Ležeški gabrk and surroundings of the Škocjan caves
Ležeški gabrk is a smaller (approximately 60 hectares large) karst field near Divača, situated between the hill Vremščica and the area of the Škocjan caves. Numerous sinkholes, ponds, dry karst fallows full of rubble, thorny bushes and some planted stands of black pine are typical characteristics that thoroughly outline the main features of this place. South of the field are the already mentioned Škocjanske caves – one of the greatest natural treasures of Slovenia. In the Škocjanske caves river Reka disappears underground at the bottom of a magnificent gorge surrounded by steep cliffs that form a complex of beautiful underground caves, which are listed on the UNESCO World Heritage List. The caves surroundings are interesting both from an ornithological as well as aesthetic point of view. High walls above the caves, at the foot of which the river Reka disappears underground, descendingly glower into surrounding karst forests of downy oak and manna ash and above them, as a petrified guard, stands the idyllic stone church of the village Betanja.
Divača has good and frequent intercity bus and train connections with the coast (Koper) and the country’s interior (Ljubljana) and can thus be reached with ease.
From Divača train and bus station we go in direction of Košana/Pivka and in a few 100 metres reach the village Dolnje Ležeče. From here we can continue either towards Ležeški Gabrk (on our left) or the Škocjan caves (on our right). We can begin on whichever side and do a round trip. By doing this we visit both sides and end our journey on the starting point. A whole day is needed for the trip.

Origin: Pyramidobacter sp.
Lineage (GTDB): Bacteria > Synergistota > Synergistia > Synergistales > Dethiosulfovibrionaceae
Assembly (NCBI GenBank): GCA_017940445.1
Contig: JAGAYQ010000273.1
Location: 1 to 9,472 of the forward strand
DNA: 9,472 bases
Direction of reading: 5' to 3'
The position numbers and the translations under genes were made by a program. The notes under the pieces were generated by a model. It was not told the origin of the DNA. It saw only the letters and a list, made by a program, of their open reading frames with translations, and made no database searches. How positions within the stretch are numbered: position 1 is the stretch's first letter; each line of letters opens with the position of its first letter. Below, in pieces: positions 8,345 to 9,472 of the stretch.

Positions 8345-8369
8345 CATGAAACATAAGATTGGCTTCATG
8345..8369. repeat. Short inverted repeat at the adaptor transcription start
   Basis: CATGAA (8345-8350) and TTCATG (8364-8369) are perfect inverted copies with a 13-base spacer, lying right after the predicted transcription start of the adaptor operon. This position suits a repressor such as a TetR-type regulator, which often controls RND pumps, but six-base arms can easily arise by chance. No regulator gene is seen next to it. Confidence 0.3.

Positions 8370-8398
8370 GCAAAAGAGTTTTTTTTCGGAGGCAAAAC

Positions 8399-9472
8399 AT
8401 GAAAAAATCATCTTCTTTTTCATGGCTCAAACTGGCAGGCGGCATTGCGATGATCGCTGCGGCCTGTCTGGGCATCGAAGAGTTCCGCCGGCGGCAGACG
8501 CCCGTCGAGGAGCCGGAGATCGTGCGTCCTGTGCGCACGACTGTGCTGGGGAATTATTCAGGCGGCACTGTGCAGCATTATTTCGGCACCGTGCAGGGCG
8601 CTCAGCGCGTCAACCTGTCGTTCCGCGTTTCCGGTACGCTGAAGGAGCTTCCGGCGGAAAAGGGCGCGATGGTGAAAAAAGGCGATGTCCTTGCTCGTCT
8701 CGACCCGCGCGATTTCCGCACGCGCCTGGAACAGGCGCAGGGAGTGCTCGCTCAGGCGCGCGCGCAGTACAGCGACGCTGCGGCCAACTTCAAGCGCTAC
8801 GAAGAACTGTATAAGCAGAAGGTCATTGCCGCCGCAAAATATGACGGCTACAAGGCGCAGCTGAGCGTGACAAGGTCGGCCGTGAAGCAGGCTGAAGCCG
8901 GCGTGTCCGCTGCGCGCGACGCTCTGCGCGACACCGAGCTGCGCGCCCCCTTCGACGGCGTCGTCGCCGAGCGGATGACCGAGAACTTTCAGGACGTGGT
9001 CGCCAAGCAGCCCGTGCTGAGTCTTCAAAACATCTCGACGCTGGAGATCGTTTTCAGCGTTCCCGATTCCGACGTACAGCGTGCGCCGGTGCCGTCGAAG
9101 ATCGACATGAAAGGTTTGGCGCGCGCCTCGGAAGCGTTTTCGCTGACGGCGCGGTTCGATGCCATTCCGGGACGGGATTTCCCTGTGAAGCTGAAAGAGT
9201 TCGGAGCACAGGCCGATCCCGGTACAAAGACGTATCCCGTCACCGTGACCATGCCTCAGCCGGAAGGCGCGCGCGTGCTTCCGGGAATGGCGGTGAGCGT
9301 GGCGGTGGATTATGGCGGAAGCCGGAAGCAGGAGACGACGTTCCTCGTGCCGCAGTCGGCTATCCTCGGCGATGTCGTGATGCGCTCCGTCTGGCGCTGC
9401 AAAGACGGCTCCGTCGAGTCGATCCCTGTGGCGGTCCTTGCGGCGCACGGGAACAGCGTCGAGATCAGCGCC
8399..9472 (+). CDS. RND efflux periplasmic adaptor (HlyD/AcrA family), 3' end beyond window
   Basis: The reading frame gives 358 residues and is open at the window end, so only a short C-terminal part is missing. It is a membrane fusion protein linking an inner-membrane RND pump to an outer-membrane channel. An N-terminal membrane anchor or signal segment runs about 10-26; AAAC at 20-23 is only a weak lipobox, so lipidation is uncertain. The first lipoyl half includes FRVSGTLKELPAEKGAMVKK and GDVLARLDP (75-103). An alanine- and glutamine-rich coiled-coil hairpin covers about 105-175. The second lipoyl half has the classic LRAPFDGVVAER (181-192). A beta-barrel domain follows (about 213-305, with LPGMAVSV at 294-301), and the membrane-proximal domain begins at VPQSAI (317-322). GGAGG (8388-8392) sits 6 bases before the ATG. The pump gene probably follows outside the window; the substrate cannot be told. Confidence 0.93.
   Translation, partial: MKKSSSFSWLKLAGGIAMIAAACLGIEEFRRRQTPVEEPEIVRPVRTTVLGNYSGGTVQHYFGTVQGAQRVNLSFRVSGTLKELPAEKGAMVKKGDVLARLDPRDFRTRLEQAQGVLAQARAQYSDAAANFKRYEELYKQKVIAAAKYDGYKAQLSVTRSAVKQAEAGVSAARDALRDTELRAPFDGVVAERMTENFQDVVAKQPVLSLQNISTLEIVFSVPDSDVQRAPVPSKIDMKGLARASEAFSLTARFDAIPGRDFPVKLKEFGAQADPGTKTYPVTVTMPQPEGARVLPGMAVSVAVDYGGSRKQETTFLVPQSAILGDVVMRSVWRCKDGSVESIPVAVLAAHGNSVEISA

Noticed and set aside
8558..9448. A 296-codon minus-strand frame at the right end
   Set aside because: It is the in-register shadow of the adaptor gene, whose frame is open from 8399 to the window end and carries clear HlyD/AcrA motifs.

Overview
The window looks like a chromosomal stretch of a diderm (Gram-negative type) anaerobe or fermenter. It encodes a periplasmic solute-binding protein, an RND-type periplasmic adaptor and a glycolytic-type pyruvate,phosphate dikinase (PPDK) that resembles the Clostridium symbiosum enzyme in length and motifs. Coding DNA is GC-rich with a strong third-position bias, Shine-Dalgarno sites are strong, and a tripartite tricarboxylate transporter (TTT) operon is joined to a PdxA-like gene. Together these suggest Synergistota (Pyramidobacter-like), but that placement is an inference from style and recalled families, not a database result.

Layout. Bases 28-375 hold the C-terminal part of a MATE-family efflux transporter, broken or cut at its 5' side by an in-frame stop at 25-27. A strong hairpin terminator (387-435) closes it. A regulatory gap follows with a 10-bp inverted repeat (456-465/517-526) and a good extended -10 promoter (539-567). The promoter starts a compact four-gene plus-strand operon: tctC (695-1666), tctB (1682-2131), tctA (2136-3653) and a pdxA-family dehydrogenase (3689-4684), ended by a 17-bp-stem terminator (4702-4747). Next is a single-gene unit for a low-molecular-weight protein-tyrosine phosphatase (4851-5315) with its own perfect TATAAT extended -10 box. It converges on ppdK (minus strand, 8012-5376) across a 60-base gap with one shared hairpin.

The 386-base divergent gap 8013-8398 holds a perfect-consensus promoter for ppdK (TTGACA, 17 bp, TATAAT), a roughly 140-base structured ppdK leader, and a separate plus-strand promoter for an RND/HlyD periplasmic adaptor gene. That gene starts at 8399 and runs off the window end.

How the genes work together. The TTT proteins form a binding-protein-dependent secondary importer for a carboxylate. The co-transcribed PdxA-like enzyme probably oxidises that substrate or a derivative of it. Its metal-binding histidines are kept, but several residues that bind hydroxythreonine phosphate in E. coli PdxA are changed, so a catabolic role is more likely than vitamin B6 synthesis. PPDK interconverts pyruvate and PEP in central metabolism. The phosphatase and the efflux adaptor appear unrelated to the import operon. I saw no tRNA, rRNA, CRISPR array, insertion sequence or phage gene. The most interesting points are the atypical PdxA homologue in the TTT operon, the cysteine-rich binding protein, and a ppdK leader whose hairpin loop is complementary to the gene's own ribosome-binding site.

Ležeški Gabrk is under a significant influence of the Mediterranean climatic zone. Thus, many birds typical for the sub-Mediterranean region (which is limited to the south-western part of Slovenia) can be seen here. Tawny pipits, woodlarks, common rock thrushes, common red buntings and yellowhammers nest in the open parts of the area. From high grass stands of Ležeški Gabrk singing of the common quail can be admired in spring and summer, hoopoes can be heard out of the forests and melodious and Sardinian warblers sing out of thorny bushes that overgrow open parts of the area. Voices of the European nightjar, scops owl, little owl and barn owl echo at dusk and in the night. Rock bunting, blue rock thrush, rock dove and alpine swift can be observed nesting in walls above the Škocjan caves. Birds of prey, such as Northern goshawk, common buzzard, short-toed snake eagle, common kestrel and Eurasian hobby nest in the surroundings. Harriers (hen harrier more in winter and montagu’s harrier more in spring time), European honey buzzard, red-footed falcon and Eurasian hobby can be seen flying over the open areas during migration. Golden eagles and griffon vultures wander around the wider surroundings in spring and autumn.
Other plants and animals
Mediterranean reptile species, such as the Dalmatian Algyroides and Balkan whip snake, occur in the region. The most interesting invertebrates are owlflies and lacewing insects, which resemble butterflies. Roe deer and fox are frequently encountered.
Škocjan caves regional park